How George Simpkin taught Fiji the ruck-and-run game for World Cup

Fiji's 1987 Rughy World Cup coach George Simpkin ... “what were you thinking of when you wrote that?” Image: Fiji Sun

OBITUARY: By Sri Krishnamurthi, contributing editor of Pacific Media Watch

Before Ben Ryan (2016 Fiji gold medal winners at the Rio Olympics) there was George Simpkin, officially the technical director, but in fact Fiji coach at the 1987 rugby World Cup.

Last week he died aged 76 at his Waikato home, but that is not how I remember him.

The year 1987 was the time of the first Fiji military coup by Lieutenant-Colonel Sitiveni Rabuka who I interviewed two years ago and who repeatedly apologised for carrying out the coup – but I digress.

READ MORE: International rugby community farewells George Simkin

As the sports editor at The Fiji Times at the time – along with my Fiji Sun colleague Matai Akoula who once saved me from a “mob lynching” at Nadi’s Prince Charles Park after a Farebrother Sullivan Challenge Trophy match (akin to the Ranfurly Shield here in New Zealand) when Nadi lost to Suva – we both found George a warm, kind-hearted man.

However, he could bristle like a man standing before you with hand on slim hips with a hernia. He could look so pained at what you had written, like you had done him so wrong – all about rugby.

Many a time, he strode into the old Gordon Street wooden building of The Fiji Times to lean on my desk while he fired questions at me,”why…did you write that”. And the whys came thick and fast followed by the inevitable “what were you thinking of when you wrote that?”

To the stage where he asked me to attend a clinic at the Fiji Rugby Union where he explained the finer points of forward play.

Role of the hooker …
What the loosehead did, what the tighthead did and the role of the hooker; but much more than that …what was function of the first lock, second lock and the loose forwards.

“The number 7 is first at the breakdown, followed by the number 8 and then the number 6, with locks and the props coming after,” he explained then.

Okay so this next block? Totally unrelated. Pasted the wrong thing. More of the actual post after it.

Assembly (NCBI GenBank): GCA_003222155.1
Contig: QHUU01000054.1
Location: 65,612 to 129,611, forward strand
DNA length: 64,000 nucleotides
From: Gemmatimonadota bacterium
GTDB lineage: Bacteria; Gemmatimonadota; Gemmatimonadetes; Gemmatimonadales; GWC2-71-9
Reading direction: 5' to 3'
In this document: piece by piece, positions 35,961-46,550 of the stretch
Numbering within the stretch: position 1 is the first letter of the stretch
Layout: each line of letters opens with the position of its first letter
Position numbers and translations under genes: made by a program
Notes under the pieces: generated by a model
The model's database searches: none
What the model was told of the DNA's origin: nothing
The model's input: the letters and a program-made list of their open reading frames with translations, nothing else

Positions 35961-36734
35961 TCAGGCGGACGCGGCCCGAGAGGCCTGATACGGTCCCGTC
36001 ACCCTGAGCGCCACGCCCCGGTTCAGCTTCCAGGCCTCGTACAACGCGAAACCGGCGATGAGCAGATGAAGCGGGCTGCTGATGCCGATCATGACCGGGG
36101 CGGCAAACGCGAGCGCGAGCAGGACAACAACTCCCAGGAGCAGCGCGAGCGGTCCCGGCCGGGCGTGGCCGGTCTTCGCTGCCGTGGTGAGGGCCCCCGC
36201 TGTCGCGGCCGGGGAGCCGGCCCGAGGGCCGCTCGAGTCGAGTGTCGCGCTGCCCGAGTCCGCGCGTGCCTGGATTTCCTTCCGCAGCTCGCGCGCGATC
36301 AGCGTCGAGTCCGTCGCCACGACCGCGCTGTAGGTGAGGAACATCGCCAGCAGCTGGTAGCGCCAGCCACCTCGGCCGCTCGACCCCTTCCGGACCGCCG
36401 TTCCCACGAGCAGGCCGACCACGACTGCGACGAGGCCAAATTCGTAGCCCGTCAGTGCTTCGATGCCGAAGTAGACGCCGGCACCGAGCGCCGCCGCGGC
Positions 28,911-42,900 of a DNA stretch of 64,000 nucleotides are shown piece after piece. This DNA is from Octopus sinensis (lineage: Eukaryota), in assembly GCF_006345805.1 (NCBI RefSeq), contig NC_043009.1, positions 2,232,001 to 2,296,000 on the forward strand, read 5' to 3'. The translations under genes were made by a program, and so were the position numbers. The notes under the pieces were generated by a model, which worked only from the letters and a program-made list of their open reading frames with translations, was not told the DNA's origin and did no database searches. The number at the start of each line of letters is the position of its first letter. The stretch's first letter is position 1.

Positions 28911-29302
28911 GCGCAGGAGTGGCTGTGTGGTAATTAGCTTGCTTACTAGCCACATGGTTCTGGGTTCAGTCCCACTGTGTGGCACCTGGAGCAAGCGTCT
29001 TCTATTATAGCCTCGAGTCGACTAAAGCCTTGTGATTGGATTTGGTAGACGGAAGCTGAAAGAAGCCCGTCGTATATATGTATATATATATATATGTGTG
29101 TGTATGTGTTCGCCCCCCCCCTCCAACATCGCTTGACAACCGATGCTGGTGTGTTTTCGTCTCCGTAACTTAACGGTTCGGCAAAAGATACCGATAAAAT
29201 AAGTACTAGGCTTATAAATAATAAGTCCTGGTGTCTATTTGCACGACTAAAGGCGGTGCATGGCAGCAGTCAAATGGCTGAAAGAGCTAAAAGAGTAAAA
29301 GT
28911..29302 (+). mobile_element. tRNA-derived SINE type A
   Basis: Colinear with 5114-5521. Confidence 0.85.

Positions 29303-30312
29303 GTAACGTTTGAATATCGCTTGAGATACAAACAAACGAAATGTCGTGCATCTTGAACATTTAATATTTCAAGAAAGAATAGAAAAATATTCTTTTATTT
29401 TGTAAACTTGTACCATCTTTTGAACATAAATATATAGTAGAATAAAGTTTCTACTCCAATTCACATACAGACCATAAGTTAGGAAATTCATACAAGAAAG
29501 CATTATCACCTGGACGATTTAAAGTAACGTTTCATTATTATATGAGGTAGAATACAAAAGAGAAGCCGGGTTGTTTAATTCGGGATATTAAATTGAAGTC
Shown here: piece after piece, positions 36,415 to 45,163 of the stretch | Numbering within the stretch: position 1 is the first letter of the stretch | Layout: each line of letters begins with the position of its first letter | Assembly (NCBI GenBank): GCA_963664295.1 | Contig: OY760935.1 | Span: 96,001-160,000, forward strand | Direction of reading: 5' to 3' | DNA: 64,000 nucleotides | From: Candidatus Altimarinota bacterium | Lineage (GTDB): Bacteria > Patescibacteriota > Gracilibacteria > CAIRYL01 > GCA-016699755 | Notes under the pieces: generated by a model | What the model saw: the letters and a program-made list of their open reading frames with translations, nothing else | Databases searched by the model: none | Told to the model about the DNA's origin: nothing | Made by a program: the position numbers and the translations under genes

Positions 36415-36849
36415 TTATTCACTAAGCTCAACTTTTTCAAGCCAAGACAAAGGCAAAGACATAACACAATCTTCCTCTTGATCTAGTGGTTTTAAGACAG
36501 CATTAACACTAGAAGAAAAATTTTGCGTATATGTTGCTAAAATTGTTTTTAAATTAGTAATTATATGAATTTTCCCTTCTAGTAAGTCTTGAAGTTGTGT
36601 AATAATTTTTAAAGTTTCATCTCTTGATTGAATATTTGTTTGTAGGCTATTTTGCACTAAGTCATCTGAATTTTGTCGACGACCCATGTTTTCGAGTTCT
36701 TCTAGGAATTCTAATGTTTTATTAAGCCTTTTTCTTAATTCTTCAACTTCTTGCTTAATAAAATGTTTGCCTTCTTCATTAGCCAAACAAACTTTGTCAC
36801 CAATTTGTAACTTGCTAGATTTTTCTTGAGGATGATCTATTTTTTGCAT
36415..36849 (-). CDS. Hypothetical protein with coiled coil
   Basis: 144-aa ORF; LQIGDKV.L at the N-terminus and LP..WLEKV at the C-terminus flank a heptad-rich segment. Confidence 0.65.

For a boy who had hopes of doing a football degree in Germany, and being an Indo-Fijian, rugby didn’t come naturally to me.

I finally understood rugby, and did I love it – and that is why I think Sir Michael Jones was peerless as a Number 7. Thanks to George Simpkin.

He was head coach of Waikato from 1976-1984, taking the Ranfurly Shield off Auckland, moving the province into first division. He would have loved to coach the All Blacks, and to me it was a mystery why he wasn’t selected.

George grabbed opportunities to coach in Fiji then Hong Kong, China, Sri Lanka and Germany.

And he took to drinking yaqona like it was going out fashion, many a talanoa (chat) was had over a bilo (bowl) or three.

Fijian gait
As he explained to me at one such sitting, the Fijian gait was such that it was more suited to rucking than mauling because in the tropical climate Fijians tended to conserve their upper body energy.

So, he taught the Fijians the ruck-and-run game that worked so well at the first rugby World Cup and took them to the quarterfinals against France.

However, I did collaborate with him in getting Fiji to 1987 World Cup.

The book Real Men Drink Aftershave, by Alison Kervin, accurately describes this:

“… [B]ut the outside world still had no idea whether the Fijians would be in New Zealand. Sri Krishnamurthi, sports editor of The Fiji Times newspaper arrived at his desk only to be told by the editor that the rumours were circulating that Fiji were going to be replaced by Samoa….Krishnamurthi said he didn’t think so but would find out for definite. He headed down to the military base (where Fiji were training) and told Simpkin there were huge concerns in New Zealand. ‘We will be there,’ said Simpkin…’Leave it to me I’ll tell them’.”

“Krishnamurthi rushed back to phone his friend Dean McLachlan at Rugby News in Auckland but he couldn’t get a line out of the country. He dialled the operator and explained that he needed to get a message to New Zealand urgently to say the Fijian team would be at the World Cup, she opened the line and put him through to Auckland. Krishnamurthi duly spoke to McLachlan who passed the message to NZRFU that the Fijians were coming.”

And that’s how Fiji came to play in the first rugby World Cup in 1987 just a mere couple of weeks after the first military coup.

George Simpkin accumulated a wealth of achievements at school, club, provincial and international rugby level but on May 7, the 76-year-old husband and father lost his battle with cancer at Waikato Hospital in Hamilton.

Haere Ra George, Fiji will remember you with great fondness.

Print Friendly, PDF & Email